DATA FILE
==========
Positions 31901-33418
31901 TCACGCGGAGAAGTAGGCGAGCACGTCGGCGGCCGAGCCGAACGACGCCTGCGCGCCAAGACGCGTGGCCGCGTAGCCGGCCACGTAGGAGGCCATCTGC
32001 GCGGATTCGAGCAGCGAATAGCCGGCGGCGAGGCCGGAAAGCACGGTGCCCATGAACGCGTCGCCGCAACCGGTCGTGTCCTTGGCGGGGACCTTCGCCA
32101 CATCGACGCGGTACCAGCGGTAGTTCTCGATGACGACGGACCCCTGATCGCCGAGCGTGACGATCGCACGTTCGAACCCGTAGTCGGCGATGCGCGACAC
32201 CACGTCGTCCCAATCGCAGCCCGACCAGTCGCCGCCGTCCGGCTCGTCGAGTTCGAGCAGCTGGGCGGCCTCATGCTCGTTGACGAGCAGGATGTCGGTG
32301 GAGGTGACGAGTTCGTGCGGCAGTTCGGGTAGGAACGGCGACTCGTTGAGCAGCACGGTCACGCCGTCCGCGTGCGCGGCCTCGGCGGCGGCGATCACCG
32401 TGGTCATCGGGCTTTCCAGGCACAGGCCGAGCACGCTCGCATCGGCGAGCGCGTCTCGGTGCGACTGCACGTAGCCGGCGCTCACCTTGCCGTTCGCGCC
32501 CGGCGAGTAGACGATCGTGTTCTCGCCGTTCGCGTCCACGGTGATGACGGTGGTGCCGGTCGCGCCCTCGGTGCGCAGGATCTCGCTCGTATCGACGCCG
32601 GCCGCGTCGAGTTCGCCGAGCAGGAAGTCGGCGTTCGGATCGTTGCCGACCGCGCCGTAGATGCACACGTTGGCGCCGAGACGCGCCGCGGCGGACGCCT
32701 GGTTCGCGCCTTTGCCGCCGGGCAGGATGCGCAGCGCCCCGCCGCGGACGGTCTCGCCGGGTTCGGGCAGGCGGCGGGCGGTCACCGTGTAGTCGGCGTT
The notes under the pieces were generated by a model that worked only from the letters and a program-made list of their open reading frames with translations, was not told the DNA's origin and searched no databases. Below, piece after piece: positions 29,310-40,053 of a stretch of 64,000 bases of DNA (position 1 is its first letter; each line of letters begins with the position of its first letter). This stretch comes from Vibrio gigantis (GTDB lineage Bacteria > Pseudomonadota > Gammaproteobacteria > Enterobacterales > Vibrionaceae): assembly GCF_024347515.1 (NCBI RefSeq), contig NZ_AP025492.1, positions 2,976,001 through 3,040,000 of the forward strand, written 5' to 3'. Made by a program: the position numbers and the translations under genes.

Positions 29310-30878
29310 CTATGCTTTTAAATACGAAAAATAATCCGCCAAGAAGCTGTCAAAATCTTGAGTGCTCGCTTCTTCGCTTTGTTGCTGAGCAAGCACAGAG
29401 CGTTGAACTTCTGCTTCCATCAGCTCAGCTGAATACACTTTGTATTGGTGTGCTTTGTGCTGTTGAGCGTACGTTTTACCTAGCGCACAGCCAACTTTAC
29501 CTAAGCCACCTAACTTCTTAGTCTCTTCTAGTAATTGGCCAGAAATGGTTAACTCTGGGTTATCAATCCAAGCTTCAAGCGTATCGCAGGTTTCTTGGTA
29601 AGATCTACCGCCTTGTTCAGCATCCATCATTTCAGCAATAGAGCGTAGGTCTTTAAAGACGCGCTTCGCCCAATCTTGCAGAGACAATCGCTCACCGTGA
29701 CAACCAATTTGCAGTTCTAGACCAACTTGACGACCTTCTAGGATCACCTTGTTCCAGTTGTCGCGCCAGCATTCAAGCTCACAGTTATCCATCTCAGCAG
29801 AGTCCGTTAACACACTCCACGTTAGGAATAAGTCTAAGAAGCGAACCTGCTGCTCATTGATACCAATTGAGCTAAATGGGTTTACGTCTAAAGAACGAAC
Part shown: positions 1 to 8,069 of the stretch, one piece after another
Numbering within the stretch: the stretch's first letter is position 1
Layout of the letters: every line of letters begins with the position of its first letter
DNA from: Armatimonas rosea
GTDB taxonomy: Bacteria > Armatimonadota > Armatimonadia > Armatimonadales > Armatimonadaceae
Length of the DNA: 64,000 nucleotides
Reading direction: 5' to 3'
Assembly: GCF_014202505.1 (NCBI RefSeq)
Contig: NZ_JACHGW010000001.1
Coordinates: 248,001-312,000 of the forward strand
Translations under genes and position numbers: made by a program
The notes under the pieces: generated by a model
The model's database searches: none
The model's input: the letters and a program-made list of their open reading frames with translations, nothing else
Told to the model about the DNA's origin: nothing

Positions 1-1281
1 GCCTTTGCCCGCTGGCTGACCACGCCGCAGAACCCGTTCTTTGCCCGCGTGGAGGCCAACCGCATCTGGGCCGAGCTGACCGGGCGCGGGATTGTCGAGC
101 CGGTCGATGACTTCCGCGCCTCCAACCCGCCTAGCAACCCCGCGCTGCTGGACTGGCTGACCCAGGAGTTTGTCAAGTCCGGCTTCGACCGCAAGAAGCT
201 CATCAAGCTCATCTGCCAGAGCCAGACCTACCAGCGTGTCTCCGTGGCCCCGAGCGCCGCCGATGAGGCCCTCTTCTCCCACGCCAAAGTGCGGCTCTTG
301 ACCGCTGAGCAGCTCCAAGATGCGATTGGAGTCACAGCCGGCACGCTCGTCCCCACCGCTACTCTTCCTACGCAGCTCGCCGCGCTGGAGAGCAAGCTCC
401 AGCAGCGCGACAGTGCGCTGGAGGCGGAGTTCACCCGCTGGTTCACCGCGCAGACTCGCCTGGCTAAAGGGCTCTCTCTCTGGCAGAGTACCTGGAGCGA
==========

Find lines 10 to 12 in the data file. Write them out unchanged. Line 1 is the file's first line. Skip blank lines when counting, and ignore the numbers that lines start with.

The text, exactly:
32701 GGTTCGCGCCTTTGCCGCCGGGCAGGATGCGCAGCGCCCCGCCGCGGACGGTCTCGCCGGGTTCGGGCAGGCGGCGGGCGGTCACCGTGTAGTCGGCGTT
The notes under the pieces were generated by a model that worked only from the letters and a program-made list of their open reading frames with translations, was not told the DNA's origin and searched no databases. Below, piece after piece: positions 29,310-40,053 of a stretch of 64,000 bases of DNA (position 1 is its first letter; each line of letters begins with the position of its first letter). This stretch comes from Vibrio gigantis (GTDB lineage Bacteria > Pseudomonadota > Gammaproteobacteria > Enterobacterales > Vibrionaceae): assembly GCF_024347515.1 (NCBI RefSeq), contig NZ_AP025492.1, positions 2,976,001 through 3,040,000 of the forward strand, written 5' to 3'. Made by a program: the position numbers and the translations under genes.

Positions 29310-30878